The mayor of Tuscaloosa is letting bars near the University of Alabama reopen on Tuesday, even though the school just reported more than 800 new cases.
In a press release, Mayor Walt Maddox citied a “positive trend” in results, saying an overall decline in community positivity rates “provides an opportunity for a limited reopening of bars which have sacrificed a great deal to protect our healthcare system and economy.” At the same time, the university reported 846 new cases over the last week—the largest increase in a single week since classes began.
Maddox shut down all bars in the area for two weeks in late August, after more than 500 University of Alabama students tested positive in the first five days back on campus. The latest tally shows an increase in average daily cases from that first report, though a slight decline from a truncated, three-day report the week before.
The university boasted about the trend in a press release, with Dean of the College of Community Health Sciences Richard Friend claiming it “shows that the UA System Health & Safety Plan is working.”
University of Alabama to Profs: Don’t Tell Students About COVID-Infected Classmates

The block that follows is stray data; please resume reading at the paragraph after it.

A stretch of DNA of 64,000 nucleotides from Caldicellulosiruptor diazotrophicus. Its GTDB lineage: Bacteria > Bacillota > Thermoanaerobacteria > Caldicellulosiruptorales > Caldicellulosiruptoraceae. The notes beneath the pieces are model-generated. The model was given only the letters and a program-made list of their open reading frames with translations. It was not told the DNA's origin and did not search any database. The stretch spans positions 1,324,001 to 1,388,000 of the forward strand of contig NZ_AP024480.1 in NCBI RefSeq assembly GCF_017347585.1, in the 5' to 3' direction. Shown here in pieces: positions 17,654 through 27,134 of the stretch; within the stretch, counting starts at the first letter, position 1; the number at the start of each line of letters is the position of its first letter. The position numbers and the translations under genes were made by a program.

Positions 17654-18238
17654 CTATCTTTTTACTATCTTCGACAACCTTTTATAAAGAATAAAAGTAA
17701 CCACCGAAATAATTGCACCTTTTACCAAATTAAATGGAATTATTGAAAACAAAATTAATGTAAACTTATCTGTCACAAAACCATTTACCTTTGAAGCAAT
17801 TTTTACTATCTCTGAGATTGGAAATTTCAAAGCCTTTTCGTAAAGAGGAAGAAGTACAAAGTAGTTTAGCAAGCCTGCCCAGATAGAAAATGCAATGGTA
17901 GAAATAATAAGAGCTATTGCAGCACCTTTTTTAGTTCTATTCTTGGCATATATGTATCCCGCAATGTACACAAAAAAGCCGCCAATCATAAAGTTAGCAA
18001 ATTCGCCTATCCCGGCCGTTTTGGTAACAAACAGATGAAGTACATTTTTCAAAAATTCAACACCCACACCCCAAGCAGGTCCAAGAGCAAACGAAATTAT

The release pointed out that only 65 students had tested positive the day before. But even Friend noted that they had yet to see the full benefits of bars being shuttered in the area, saying that they were only “starting to see the results of those decisions.”
Even some students were outraged with the decision. One who identifies himself as a freshman at the university tweeted that the mayor was making a “huge mistake” and that the decision made him feel less safe on campus.
“Cases aren’t going down. They are skyrocketing,” he wrote. “Why are our politicians constantly failing to do the right thing? I just don’t get it.”
Tuscaloosa Mayor’s Office
Maddox initially ordered bars shut down and bar service suspended at restaurants for two weeks on Aug. 24, after photos of coeds flocking to local bars, maskless and packed together, surfaced on social media. The university also suspended all social gatherings on or off campus, and instituted a 14-day moratorium on student events outside of classes.
“The ever-increasing number cases of coronavirus on campus will create two major disruptions for the city of Tuscaloosa if left unabated,” Maddox said at the time, citing disruptions to the economy and the health care system. “I know this is not easy. I know the coronavirus has taken so much but we must finish the job.”
His updated order issued Friday allows lounge establishments to operate at 50 percent capacity if they do not exceed 100 people and also allows other establishments to serve alcohol only to seated customers.
The mayor’s office did not immediately respond to a request for comment.
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